Post by tiltbillings » Thu Oct 02, 2014 7:09 pm

mettafuture wrote:While randomly scrolling through a preview of the Samyutta Nikaya, this sutta from the Connected Discourses with Kassapa—SN 16:5, I think—jumped out at me.
At Savatthı. “Bhikkhus, this Kassapa is content with any kind of robe, and he speaks in praise of contentment with any kind of robe, and he does not engage in a wrong search, in what is improper, for the sake of a robe. If he does not get a robe he is not agitated, and if he gets one he uses it without being tied to it, uninfatuated with it, not blindly absorbed in it, seeing the danger in it, understanding the escape.
That's exactly what I needed to hear. These books, like many things in my life, have become my robes. I'm too critical and attached to "perfection", and I need to work harder (or less) to be content with how things are.

Anyway. I just placed my order for the Samyutta Nikaya, and I'll likely try to order the Anguttara Nikaya next month.
And do not forget the Sutta Nipata, the Udana and Itivuttaka.
>> Do you see a man wise [enlightened/ariya] in his own eyes? There is more hope for a fool than for him.<< -- Proverbs 26:12

This being is bound to samsara, kamma is his means for going beyond. -- SN I, 38.

“Of course it is happening inside your head, Harry, but why on earth should that mean that it is not real?” HPatDH p.723

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mettafuture
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Re: Trying to Convince Myself to Buy Another Nikaya

Post by mettafuture » Fri Oct 03, 2014 2:03 am

tiltbillings wrote:And do not forget the Sutta Nipata, the Udana and Itivuttaka.
In the 8 years I've been a practicing Buddhist, I don't think I've ever seen a verse from the Sutta Nipata, Udana, or Itivuttaka. Do they cover anything that's not already covered in the 5,448 collective pages of the MN, SN, and AN?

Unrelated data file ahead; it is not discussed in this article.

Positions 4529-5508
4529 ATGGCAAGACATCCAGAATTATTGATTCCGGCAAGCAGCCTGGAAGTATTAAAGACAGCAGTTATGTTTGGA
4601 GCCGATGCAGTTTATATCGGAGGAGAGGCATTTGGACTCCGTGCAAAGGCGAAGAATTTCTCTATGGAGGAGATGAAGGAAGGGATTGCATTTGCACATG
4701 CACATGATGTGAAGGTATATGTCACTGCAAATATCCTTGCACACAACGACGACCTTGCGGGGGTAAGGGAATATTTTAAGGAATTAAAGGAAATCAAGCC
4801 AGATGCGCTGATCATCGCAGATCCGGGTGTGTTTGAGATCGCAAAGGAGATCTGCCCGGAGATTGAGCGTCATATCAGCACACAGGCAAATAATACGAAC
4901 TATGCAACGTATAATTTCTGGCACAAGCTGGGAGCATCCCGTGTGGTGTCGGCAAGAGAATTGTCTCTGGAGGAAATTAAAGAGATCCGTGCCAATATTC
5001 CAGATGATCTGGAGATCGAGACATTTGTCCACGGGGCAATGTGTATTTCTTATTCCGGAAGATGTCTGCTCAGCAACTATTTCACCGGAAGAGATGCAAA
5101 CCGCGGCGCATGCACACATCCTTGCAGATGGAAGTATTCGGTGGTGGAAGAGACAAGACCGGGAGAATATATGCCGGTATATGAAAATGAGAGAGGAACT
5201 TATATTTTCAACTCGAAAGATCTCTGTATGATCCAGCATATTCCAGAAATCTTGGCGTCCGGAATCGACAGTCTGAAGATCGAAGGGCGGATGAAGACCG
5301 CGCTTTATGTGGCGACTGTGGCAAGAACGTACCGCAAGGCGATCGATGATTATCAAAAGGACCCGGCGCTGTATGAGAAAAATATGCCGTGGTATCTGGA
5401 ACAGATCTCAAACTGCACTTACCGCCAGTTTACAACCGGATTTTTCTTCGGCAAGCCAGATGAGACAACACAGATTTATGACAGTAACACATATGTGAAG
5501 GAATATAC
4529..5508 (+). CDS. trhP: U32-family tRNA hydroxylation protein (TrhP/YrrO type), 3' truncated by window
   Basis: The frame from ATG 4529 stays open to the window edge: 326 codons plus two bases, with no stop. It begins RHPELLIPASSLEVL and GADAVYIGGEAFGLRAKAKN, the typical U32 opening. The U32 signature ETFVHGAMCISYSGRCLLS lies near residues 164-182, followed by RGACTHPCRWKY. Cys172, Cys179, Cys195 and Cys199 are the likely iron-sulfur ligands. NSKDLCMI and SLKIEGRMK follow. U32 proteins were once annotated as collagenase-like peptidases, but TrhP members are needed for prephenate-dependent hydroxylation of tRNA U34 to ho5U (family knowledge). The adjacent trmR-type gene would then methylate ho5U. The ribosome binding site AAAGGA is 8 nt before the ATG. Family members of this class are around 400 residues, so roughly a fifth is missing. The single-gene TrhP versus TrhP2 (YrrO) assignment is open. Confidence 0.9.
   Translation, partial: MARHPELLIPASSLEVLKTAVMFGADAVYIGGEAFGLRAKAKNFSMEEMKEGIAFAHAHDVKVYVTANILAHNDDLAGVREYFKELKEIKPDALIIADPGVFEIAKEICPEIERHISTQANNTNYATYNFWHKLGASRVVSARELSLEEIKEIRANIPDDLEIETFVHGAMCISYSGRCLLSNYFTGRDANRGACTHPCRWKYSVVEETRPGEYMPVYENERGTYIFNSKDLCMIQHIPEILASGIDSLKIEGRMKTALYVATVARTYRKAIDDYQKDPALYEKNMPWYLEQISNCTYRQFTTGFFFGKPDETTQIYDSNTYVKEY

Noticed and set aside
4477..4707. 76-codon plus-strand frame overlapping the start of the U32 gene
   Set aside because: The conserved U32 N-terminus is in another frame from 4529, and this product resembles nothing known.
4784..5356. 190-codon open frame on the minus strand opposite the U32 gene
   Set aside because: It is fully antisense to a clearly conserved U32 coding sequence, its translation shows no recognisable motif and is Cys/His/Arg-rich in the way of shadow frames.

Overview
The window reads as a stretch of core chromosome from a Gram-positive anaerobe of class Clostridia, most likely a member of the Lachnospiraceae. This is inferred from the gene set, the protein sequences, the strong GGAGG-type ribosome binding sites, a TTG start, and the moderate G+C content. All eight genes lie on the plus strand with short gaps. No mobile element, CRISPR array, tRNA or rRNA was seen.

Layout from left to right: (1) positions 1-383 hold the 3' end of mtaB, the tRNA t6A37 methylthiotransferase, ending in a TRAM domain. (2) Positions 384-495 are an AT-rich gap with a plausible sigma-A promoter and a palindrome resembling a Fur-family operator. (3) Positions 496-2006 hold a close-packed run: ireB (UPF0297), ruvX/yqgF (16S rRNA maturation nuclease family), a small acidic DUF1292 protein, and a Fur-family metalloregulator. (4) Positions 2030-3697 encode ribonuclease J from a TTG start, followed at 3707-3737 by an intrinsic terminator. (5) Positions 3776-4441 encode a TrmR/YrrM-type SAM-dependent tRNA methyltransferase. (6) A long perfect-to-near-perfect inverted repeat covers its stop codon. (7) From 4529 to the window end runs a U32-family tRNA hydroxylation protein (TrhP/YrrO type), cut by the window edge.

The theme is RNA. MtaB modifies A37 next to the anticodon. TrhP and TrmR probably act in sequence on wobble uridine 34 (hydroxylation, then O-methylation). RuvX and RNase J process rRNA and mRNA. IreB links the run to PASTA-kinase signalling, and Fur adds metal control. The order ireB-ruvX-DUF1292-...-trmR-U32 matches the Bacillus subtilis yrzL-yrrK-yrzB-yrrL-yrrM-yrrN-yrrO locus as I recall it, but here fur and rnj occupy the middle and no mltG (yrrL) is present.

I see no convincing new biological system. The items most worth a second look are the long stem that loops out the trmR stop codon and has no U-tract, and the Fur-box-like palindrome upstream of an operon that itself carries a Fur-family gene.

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Re: Trying to Convince Myself to Buy Another Nikaya

Post by SarathW » Fri Oct 03, 2014 2:35 am

I am reading Itivutakka right now. Lot of food for thought.
:)
=================

Fro IT44:

This was said by the Blessed One, said by the Arahant, so I have heard: "Monks, there are these two forms of the Unbinding property. Which two? The Unbinding property with fuel remaining, & the Unbinding property with no fuel remaining.

And what is the Unbinding property with fuel remaining? There is the case where a monk is an arahant whose fermentations have ended, who has reached fulfillment, finished the task, laid down the burden, attained the true goal, ended the fetter of becoming, and is released through right gnosis. His five sense faculties still remain and, owing to their being intact, he is cognizant of the agreeable & the disagreeable, and is sensitive to pleasure & pain. His ending of passion, aversion, & delusion is termed the Unbinding property with fuel remaining.[1]

And what is the Unbinding property with no fuel remaining? There is the case where a monk is an arahant whose fermentations have ended, who has reached fulfillment, finished the task, laid down the burden, attained the true goal, ended the fetter of becoming, and is released through right gnosis. For him, all that is sensed, being unrelished, will grow cold right here. This is termed the Unbinding property with no fuel remaining."[

http://www.accesstoinsight.org/tipitaka ... ml#iti-044
“As the lamp consumes oil, the path realises Nibbana”

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Re: Trying to Convince Myself to Buy Another Nikaya

Post by bodom » Fri Oct 03, 2014 3:15 am

mettafuture wrote:
tiltbillings wrote:And do not forget the Sutta Nipata, the Udana and Itivuttaka.
In the 8 years I've been a practicing Buddhist, I don't think I've ever seen a verse from the Sutta Nipata, Udana, or Itivuttaka. Do they cover anything that's not already covered in the 5,448 collective pages of the MN, SN, and AN?
The Karaniya Metta Sutta — The Buddha's Words on Loving-Kindness and Bahiya Sutta immediately come to mind.

:anjali:
The heart of the path is so simple. No need for long explanations. Give up clinging to love and hate, just rest with things as they are. That is all I do in my own practice.

Do not try to become anything. Do not make yourself into anything. Do not be a meditator. Do not become enlightened. When you sit, let it be. When you walk, let it be. Grasp at nothing. Resist nothing.

Of course, there are dozens of meditation techniques to develop samadhi and many kinds of vipassana. But it all comes back to this-just let it all be. Step over here where it is cool, out of the battle.

- Ajahn Chah